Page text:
“Twitter’s own policy defines government-funded media as cases where the government ‘may have varying degrees of government involvement over editorial content,’” it wrote in a statement, “which is clearly not the case with CBC/Radio-Canada. CBC/Radio-Canada is publicly funded through a parliamentary appropriation that is voted upon by all Members of Parliament. Its editorial independence is protected in law in the Broadcasting Act, as we said in our statement from last week.”

The next day, April 17, the CBC announced it would be leaving Twitter, at least for the time being. “Our journalism is impartial and independent. To suggest otherwise is untrue. That is why we are pausing our activities on @Twitter,” it said.

In a tweeted news report about the CBC’s departure, the page T(w)itter Daily News noted that there was a dispute over the accuracy of the label, since only about 70% of the CBC’s funding comes from the government, the rest coming from advertising. “The @CBC argues that it funds the other 30% on its own so it should NOT have the label,” they wrote.

Less than two hours after that tweet, CBC’s profiles had been updated to say “70% Government-funded Media.” “Their concern has been addressed,” Musk tweeted.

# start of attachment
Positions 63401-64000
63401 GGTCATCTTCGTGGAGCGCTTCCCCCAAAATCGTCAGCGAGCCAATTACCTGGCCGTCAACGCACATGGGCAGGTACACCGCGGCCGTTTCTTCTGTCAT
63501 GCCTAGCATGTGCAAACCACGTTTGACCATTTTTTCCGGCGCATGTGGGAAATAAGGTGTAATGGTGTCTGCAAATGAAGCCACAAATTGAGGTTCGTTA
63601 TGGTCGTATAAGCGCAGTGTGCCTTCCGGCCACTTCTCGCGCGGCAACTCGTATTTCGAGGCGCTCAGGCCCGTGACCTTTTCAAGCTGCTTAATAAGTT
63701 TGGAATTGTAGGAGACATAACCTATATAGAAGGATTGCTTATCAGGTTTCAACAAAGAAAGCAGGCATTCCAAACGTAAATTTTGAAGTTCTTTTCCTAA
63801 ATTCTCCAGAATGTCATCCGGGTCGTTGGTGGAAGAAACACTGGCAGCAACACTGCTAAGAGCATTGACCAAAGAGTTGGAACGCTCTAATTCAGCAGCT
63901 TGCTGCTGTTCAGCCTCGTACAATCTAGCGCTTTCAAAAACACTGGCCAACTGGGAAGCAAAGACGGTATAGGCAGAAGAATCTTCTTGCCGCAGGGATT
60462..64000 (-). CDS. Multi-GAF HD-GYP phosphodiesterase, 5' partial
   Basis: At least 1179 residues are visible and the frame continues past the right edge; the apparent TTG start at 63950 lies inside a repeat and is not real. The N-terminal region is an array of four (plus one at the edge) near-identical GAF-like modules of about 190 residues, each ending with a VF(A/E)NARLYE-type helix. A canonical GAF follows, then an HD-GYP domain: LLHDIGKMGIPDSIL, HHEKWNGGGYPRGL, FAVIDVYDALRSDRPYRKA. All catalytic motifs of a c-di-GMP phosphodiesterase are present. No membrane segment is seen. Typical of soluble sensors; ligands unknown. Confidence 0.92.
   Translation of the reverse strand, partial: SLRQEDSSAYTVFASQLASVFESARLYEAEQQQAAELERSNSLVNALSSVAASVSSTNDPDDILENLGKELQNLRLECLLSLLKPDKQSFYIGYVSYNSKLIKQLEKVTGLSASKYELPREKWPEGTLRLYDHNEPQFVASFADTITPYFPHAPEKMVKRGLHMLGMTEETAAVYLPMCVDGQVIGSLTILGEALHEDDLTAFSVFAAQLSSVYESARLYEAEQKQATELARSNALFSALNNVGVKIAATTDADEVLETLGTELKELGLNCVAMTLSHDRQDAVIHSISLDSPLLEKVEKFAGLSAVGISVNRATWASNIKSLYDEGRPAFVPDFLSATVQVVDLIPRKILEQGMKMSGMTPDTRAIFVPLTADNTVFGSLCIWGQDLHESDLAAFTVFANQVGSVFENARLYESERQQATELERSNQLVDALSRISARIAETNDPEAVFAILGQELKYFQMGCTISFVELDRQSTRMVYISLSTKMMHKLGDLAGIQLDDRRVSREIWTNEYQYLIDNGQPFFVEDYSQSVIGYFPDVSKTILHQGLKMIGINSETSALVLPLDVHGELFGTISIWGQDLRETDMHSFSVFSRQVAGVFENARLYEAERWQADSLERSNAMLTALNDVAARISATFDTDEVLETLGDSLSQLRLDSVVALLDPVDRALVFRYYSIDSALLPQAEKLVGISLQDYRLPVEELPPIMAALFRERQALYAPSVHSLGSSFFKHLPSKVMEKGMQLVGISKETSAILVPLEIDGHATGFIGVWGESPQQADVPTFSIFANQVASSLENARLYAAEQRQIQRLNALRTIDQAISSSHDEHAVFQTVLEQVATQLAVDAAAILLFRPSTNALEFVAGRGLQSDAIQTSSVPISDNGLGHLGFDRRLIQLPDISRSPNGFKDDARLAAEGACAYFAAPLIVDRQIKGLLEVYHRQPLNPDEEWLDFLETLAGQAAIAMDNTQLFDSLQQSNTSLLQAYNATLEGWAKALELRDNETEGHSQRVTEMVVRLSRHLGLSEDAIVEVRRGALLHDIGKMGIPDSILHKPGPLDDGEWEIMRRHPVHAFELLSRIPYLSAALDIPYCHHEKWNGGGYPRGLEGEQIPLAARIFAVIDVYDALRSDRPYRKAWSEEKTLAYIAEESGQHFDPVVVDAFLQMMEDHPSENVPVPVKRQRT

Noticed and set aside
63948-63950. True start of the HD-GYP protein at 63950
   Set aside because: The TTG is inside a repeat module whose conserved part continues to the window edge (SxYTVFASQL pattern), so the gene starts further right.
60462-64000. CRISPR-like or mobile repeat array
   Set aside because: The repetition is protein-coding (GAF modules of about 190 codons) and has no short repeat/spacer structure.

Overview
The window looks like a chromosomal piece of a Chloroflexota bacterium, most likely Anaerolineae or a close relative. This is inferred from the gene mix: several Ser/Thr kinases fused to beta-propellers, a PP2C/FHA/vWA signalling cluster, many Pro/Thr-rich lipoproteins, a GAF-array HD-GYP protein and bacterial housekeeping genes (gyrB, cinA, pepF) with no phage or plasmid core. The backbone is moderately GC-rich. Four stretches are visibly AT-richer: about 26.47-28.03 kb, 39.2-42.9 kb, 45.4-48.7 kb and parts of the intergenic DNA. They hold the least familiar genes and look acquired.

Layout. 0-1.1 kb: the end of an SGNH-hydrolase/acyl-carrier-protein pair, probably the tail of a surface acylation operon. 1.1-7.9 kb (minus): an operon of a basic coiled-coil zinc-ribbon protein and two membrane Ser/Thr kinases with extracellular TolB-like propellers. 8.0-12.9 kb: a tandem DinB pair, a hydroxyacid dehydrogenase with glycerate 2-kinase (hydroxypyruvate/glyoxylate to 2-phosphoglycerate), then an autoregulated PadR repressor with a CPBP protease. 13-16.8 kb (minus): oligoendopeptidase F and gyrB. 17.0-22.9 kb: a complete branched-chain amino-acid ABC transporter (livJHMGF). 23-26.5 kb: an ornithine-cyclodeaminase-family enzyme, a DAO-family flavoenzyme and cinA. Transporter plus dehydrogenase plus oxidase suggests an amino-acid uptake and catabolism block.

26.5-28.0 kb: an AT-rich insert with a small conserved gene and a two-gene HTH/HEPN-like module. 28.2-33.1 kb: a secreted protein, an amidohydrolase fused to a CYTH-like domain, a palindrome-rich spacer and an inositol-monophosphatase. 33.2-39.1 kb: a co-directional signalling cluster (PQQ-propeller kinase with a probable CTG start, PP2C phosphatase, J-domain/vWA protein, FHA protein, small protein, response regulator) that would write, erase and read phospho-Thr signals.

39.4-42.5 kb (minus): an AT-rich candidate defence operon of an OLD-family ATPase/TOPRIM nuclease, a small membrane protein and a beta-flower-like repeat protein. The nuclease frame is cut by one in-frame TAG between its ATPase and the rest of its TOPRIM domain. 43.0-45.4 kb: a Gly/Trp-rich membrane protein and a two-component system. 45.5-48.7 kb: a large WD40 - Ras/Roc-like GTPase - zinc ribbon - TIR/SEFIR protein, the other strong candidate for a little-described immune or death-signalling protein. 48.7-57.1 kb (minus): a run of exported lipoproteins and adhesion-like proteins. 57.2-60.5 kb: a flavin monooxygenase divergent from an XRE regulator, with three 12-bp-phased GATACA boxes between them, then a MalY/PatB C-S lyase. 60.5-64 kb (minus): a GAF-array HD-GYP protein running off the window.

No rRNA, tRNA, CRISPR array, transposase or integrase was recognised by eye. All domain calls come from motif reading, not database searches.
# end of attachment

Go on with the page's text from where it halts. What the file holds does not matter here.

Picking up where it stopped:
But then, well, this happened.

“There. Now everyone is happy,” Poilievre quote tweeted in response.

Unsurprisingly, the backlash was swift. Progressive pundits condemned Poilievre’s comment about “Trudeau propaganda” in particular, with one journalist writing that it was a “craven attack on the truth, democracy and accountability.”

Prime Minister Justin Trudeau also weighed in on the story in a press conference. “I think it is telling that in order to attack this institution that is important for many, many Canadians, he runs to American billionaires,” said Trudeau. “The fact that he has to run to American billionaires for support to attack Canadians says a lot about Mr. Poilievre and his values.”

In the following days, debate erupted on Twitter about whether the CBC can truly be considered “independent” media if it gets 70—sorry, 69 percent of its funding from the government.